I will protect your pensions. Nothing about your pension is going to change when I am governor. - Chris Christie, "An Open Letter to the Teachers of NJ" October, 2009

Saturday, February 4, 2012

Jesus Wants Your Kid's Teacher To Be Broke

It was only a matter of time before one of them tried this:
A Republican State Senator from Alabama claimed this week that keeping teacher salaries low is actually an order from the Christian deity figure, imparted in ancient texts written by Jewish tribesmen thousands of years ago.
Speaking at a prayer breakfast recently, Alabama state Senator Shadrack McGill praised giving pay raises to politicians, saying that it helps to prevent bribery. Then he shifted gears and went in the opposite direction with regards to teachers, arguing against a bill that would increase their salaries.
“Teachers need to make the money that they need to make,” he said, according to Alabama newspaper The Times-Journal. “There needs to be a balance there. If you double what you’re paying education, you know what’s going to happen? I’ve heard the comment many times, ‘Well, the quality of education’s going to go up.’ That’s never proven to happen, guys. 
“It’s a Biblical principle. If you double a teacher’s pay scale, you’ll attract people who aren’t called to teach. To go and raise someone’s child for eight hours a day, or many people’s children for eight hours a day, requires a calling. It better be a calling in your life. I know I wouldn’t want to do it, OK?”
He continued: “And these teachers that are called to teach, regardless of the pay scale, they would teach. It’s just in them to do. It’s the ability that God give ‘em. And there are also some teachers, it wouldn’t matter how much you would pay them, they would still perform to the same capacity. “If you don’t keep that in balance, you’re going to attract people who are not called, who don’t need to be teaching our children. So, everything has a balance.”
McGill voted in favor of a 67 percent pay raise for lawmakers in 2007.
Alabama ranks 31st in the nation in average teacher salaries, although the state did see an 11 percent increase in teacher pay from 2007-2009. The state’s Republicans have adopted so-called “right to work” laws that forbid public employees from collectively bargaining for better wages and benefits.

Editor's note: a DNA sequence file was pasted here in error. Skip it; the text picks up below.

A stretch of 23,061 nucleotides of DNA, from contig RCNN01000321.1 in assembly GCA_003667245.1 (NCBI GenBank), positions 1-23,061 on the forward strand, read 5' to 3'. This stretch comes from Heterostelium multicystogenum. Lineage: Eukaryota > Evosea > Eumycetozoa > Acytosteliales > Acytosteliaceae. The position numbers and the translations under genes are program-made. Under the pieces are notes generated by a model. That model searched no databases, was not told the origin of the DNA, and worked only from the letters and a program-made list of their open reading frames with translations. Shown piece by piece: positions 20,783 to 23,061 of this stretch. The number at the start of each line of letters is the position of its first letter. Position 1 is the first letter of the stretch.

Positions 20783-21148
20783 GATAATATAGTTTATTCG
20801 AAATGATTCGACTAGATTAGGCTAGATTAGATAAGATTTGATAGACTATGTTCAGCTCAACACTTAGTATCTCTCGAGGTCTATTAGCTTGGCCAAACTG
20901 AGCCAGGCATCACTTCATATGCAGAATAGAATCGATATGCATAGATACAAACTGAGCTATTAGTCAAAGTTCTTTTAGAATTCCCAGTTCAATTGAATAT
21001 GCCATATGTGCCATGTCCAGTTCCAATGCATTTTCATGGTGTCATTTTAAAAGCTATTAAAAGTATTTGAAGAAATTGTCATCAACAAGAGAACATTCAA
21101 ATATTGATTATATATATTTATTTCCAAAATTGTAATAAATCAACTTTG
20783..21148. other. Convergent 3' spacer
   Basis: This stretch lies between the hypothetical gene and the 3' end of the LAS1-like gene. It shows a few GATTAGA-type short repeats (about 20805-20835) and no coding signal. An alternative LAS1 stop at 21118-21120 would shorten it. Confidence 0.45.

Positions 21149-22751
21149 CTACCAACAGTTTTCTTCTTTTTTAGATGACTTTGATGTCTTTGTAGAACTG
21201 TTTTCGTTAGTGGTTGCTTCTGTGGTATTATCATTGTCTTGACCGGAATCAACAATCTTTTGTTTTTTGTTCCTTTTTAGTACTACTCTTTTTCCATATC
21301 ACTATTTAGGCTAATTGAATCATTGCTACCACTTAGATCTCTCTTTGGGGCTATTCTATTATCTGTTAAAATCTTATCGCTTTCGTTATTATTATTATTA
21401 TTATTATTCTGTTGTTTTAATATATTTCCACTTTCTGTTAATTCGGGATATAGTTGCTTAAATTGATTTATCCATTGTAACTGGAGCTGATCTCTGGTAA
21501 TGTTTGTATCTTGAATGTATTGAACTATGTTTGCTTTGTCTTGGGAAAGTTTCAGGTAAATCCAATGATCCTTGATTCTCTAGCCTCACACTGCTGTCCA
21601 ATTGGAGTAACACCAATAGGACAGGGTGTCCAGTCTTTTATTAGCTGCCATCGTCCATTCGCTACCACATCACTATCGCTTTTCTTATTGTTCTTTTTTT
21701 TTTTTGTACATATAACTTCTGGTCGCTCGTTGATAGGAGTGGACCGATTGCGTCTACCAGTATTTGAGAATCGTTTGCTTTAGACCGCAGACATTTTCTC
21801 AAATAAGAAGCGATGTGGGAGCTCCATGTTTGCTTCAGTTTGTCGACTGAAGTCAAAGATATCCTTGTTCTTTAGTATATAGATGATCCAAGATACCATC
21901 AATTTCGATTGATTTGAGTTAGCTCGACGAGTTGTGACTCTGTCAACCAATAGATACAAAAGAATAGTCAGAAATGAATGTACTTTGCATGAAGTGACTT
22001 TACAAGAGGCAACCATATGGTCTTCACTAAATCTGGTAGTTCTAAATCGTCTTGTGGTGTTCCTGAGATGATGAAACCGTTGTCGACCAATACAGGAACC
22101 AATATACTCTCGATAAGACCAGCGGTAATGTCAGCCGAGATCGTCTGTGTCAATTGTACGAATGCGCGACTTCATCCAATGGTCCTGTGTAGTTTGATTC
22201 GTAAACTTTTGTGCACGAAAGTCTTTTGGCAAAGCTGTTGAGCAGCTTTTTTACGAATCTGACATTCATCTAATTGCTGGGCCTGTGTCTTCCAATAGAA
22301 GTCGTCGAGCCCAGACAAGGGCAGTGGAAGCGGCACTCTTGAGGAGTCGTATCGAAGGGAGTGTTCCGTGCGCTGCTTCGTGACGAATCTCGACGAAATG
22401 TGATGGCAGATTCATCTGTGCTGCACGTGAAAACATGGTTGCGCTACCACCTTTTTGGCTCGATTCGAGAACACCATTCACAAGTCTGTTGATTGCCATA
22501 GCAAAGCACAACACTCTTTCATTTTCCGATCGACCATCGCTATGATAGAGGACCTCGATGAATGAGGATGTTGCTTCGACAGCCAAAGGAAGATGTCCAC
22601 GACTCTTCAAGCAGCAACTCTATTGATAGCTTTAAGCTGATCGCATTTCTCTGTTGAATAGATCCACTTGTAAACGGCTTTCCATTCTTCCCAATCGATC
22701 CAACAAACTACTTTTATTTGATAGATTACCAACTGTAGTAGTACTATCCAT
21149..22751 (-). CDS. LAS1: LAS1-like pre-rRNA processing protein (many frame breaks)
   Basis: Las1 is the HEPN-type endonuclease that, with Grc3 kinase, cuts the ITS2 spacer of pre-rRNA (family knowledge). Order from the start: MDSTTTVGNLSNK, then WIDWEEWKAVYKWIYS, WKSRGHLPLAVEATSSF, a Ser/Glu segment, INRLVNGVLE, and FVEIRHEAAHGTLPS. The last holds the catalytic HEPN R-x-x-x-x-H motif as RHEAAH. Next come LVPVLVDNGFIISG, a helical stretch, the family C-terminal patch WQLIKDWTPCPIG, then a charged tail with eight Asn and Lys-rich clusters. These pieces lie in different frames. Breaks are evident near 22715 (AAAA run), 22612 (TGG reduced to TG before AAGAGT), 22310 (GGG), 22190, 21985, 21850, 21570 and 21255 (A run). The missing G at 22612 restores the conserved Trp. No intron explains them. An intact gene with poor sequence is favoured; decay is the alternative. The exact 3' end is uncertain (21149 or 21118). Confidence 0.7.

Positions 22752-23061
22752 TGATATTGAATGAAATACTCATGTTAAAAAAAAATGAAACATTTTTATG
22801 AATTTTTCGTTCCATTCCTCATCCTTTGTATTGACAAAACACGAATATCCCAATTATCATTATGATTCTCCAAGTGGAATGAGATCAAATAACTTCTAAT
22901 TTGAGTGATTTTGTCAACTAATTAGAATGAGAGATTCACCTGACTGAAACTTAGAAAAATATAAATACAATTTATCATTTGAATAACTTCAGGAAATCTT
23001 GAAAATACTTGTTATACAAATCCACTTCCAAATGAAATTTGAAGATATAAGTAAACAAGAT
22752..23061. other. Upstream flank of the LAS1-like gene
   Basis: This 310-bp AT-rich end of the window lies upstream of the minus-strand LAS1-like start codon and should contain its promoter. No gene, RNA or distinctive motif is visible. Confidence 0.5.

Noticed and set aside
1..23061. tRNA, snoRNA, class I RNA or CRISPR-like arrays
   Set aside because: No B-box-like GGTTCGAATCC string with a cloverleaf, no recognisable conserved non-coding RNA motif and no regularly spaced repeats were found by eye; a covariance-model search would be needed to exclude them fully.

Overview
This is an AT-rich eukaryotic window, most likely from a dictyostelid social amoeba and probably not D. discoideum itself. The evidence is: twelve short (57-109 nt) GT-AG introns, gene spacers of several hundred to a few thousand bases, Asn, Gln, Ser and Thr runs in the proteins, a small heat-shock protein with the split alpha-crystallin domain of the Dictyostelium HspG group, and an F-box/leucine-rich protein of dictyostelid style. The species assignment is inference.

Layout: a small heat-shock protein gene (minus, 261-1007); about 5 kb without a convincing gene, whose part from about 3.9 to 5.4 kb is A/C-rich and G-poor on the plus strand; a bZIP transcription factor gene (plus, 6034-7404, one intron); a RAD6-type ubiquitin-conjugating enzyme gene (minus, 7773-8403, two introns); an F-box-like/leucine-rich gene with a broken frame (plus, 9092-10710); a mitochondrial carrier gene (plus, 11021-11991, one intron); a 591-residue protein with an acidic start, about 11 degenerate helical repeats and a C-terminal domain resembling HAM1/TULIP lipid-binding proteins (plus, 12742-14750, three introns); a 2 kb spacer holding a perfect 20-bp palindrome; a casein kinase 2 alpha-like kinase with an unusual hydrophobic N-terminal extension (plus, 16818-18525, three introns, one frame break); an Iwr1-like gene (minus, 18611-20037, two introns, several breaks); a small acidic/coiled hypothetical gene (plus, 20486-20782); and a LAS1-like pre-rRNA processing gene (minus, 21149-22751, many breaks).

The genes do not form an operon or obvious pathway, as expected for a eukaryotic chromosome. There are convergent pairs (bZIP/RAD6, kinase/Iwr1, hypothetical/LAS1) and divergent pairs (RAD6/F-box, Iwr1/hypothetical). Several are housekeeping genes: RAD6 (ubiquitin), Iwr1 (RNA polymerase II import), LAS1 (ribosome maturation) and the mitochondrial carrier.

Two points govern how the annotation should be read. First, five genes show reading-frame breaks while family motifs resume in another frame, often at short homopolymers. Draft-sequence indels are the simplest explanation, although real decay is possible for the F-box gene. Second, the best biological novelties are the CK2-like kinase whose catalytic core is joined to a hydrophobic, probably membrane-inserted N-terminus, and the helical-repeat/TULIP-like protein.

Wow, how hysterically funny! What a rube! Why, no one up here in the smart, sophisticated Northeast would ever say something that obnoxious!

Our governor just can't understand why, after two years of relentless teacher bashing, broken promises, and slashed salaries, anybody wouldn't want to go into public service:

I think for those people who are feeling discouraged right now, because they're going to have to pay a percentage of their health insurance premium, or they're going to have to pay one or two points more towards a lifetime pension, then I would suggest to you respectfully that those people have completely lost touch with reality, and probably didn't have the passion to begin with.
OK, Christie thankfully left Jesus out of it. But you tell me how what he says here is at all substantially different from this Alabama nutjob.

It isn't. Both are justifications to screw over public workers - specifically teachers - by turning their lack of greed and love of their jobs into rationalizations for shoving them out of the middle class.

And it's just as disgusting to see this mendacity and greed practiced by a man who votes himself a huge pay raise as it is to see it practiced by a man who lives like this:

Chez Christie

Just another dad at his kid's baseball game...

Nice. I suppose if you took all this away, Christie would still be "passionate" about being a corporate tool...


Deb said...

In the Assembly Education Committee meeting that considered local control (1877) this past week, Republican Assemblyman Wolfe (District 10) cited how few of the total number of charter school applications were approved in this last round as evidence that there is sufficient screening and vetting in the Commissioner's office and no need for local control. He voted against 1877. Obviously he chose to ignore the Regis fiasco. I would like to suggest that people in his district make sure he knows. He has time before the Assembly votes to reconsider his excuse.

Duke said...

Deb, now we're talking. I think every Republican should be held to account for that vote.

plumwalk2 said...

I worked just as hard once my salary hit $100,000.00 per year as I did when I made $6,700.00 per year with a Master's Degree. I took 27 years and a lot of extra duty for it to reach that mark. There will always be teachers who do less and blame the parents. It is good that they are in the minority. There are things about the educational process that are NOT broken and are rendered mute with all of the 'reforms' being suggested. Teachers are definitely Not being trained as we were back in the day. They DO sometimes think they are baby sitting. Well, in that case, we were babysitting for six thousand dollars a year also. To a politician this may seem as if teachers do less when paid more. What can I say? Politicians quite often miss the mark in their thinking.

Salaries should definitely keep in step with the cost of living. When a loaf of bread was a nickel things were different. I am totally opposed to giving merit pay to teachers or administrators.

We have a candidate for Superintendent that was recently given $10,000.00 in merit pay for raising the AYP of the high school. Problem is that this man was still in his old district when the HSPA was given. The merit pay should have gone to the principal of the high school who did the juggling of Highly Qualified Staff that made the difference in the scores.

Who determines merit pay? It goes right back to the age old problem of favoritism and cheating. That, after all was cheating. It could also be classified as stealing.